Recently I have been yearning to explore NYC Bike Data for ridership trends. However the size of data and humbleness of laptop forced me otherwise. I will soon be writing in detail on how to setup a CSV to SQLite Database in R. This post however focuses on one of the other alternates – Apache Spark. Specifically installing “Apache Spark” on a “Windows 7” laptop.
This post is more of a compilation of various sources from internet which helped me install it, specifically  and . All the credit to these folks for such wonderful guidance.
- You will need Admin rights on the machine.
- Apache Hadoop NOT mandatory to work with Spark or run Spark applications.
- Cautiously avoid having any spaces between the folder names hence “D:\Perso2” is better than “D:\Perso 2 3” and will save you a lot of trouble later.
- Go back and read 3.
- For setting up environment variables, refer to #10
- This guide limits itself to Spark Installation. And does not go into how to use Spark once it is set up.
2. SPARK BINARIES
- Download a pre-built Spark binary for Hadoop from here.
- Unzip the *.tar file by using WinRar. (Refer to caveat #3)
- The benefit of using a pre-built binary is that you will not have to go through the trouble of building the spark binaries from scratch.
- Setup the path variable SPARK_HOME to whatever path you extracted the binaries to. (Refer to caveat #3). For me it was: D:\Perso2\spark\bin
3. WIN UTILS
- The official release of Hadoop does not include the required binaries (like winutils.exe) which are required to run Hadoop.
- One should select the version of Hadoop the Spark distribution was compiled with, e.g. use hadoop-2.7.1 for Spark 2 from here.
- You are free to place it anywhere, but do make a “bin” sub-folder. For me it was: D:\Perso2\winutils\bin.
- Setup the path variable. HADOOP_HOME to whatever path you extracted the binaries to. (Refer to caveat #3).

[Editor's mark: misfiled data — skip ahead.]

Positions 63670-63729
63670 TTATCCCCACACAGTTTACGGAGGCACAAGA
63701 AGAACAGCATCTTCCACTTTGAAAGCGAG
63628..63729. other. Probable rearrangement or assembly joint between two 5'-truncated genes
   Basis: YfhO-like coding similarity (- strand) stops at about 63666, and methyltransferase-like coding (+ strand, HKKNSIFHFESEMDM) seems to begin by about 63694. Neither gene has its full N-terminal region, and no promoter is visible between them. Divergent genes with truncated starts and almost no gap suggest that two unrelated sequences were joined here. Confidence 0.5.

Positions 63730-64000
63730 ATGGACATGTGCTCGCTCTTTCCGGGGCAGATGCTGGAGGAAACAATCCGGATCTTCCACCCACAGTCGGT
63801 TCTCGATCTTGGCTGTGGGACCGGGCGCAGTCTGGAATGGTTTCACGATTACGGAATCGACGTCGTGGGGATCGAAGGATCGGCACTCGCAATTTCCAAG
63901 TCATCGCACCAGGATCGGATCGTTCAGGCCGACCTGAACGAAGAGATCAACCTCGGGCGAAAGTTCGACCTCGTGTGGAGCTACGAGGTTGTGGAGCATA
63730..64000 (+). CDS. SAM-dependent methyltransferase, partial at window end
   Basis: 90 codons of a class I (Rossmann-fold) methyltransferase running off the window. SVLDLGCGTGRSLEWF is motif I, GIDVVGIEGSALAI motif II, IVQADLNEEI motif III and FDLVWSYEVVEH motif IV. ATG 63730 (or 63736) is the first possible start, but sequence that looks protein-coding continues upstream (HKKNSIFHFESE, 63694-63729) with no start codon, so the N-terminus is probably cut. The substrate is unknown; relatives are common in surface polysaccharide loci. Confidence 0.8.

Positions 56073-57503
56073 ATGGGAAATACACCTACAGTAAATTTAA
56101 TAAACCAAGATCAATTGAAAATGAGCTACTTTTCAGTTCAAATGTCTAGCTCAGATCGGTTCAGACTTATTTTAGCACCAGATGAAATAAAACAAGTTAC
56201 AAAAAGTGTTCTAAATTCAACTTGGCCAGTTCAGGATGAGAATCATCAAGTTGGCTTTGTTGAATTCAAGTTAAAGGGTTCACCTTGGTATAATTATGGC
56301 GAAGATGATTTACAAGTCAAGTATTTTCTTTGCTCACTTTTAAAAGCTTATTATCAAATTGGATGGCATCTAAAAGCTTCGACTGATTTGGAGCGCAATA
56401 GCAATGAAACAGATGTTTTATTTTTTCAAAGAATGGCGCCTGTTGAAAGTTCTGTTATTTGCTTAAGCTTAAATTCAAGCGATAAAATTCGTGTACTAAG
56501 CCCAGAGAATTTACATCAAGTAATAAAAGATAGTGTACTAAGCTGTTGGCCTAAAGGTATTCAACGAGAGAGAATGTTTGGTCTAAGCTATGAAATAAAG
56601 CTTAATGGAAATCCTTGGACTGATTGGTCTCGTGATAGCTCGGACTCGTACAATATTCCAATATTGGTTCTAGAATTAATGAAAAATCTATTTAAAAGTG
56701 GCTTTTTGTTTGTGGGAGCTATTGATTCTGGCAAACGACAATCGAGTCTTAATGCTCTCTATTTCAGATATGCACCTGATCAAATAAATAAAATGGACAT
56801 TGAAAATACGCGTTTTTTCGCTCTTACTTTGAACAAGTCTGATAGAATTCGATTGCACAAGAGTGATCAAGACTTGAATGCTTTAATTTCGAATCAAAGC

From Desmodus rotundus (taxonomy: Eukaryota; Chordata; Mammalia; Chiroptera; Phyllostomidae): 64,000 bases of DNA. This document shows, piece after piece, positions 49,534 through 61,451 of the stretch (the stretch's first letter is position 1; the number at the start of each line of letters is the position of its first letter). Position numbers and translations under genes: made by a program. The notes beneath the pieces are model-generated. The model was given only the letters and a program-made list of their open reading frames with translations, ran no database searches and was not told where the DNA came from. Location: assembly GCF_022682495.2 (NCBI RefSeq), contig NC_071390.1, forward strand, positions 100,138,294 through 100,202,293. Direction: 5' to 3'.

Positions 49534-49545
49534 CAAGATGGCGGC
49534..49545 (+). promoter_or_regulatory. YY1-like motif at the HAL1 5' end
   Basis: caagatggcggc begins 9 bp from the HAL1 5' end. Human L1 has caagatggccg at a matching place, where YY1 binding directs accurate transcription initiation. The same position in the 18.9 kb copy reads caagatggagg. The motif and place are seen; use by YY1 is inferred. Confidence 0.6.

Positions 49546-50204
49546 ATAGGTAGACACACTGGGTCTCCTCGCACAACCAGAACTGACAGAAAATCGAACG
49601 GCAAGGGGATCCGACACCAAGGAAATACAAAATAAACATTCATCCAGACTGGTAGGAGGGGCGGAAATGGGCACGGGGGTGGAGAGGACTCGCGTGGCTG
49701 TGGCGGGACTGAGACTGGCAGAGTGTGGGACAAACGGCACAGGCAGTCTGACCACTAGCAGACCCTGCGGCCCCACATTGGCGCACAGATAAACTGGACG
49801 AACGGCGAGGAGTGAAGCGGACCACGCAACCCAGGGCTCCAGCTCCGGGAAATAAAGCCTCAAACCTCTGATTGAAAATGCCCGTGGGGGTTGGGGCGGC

- Download and install latest version of Java JDK.
- The default path will be something like “C;//Program Files ….” where there is a space between Program and Files, and was a cause of trouble for me. I recommend to use another folder, as you would not want your other installed software to have any issues.
- Setup the path variable. JAVA_HOME to whatever path you extracted the binaries to. (Refer to caveat #3). For me it was: C:\Java\jdk1.8.0_131\
- To check is java is already installed.
- Create C:\tmp\hive directory. It is the default value of exec.scratchdir configuration propertyin Hive 0.14.0 and later and Spark uses a custom build of Hive 1.2.1.
- To set the write privileges, execute the following via command prompt. where: D:\Perso2\winutils\bin was the path where winutils.exe was stored.
- Some sources suggest it with –R switch which did not work for me.
- Do check that the permissions have been granted as required. (highlighted in yellow)
6.PATH ENVIRONMENT VARIABLE
- Append these system variables namely SPARK_HOME, HADOOP_HOME and JAVA_HOME to PATH variable.
%JAVA_HOME%\BIN; %HADOOP_HOME%; %SPARK_HOME%
- It is important to put a semicolon to separate these entries.
- Do check that the path is setup correctly. Simply path > path.txt
- From the command prompt, change to spark directory, and then to bin sub directory. For me it was D:\Perso2\spark\bin. Refer to #9 for easier command prompt handling
- Run the command “spark-shell” and you should see the spark logo with the scala prompt
8. SPARK JOBS
- Fire up your browser. Type “localhost:4040” in the address bar and voila.
9. OPENING CMD PROMPT IN SPECIFIC FOLDER
If you’re already in the directory you want, you can:
- Hold down Shift when opening the Explorer File menu, then click on “Open command window here”. If you can’t see the menu bar, press Alt-Shift-F – Alt-F to open the File menu, plus Shift.
- Shift-right-click on the background of the Explorer window, then click on “Open command window here”.
10. SETTING ENVIRONMENT VARIABLES
- Right click on Computer- Left click on Properties
- Click on Advanced System Settings
- Under Start up & Recovery, Click on the button labelled as “Environment Variable”
- You will see the window divided into two parts, the upper part will read User variables for username and the lower part will read System variables.
- As part of this post, we will create new system variables, hence click on “New” button under System variable.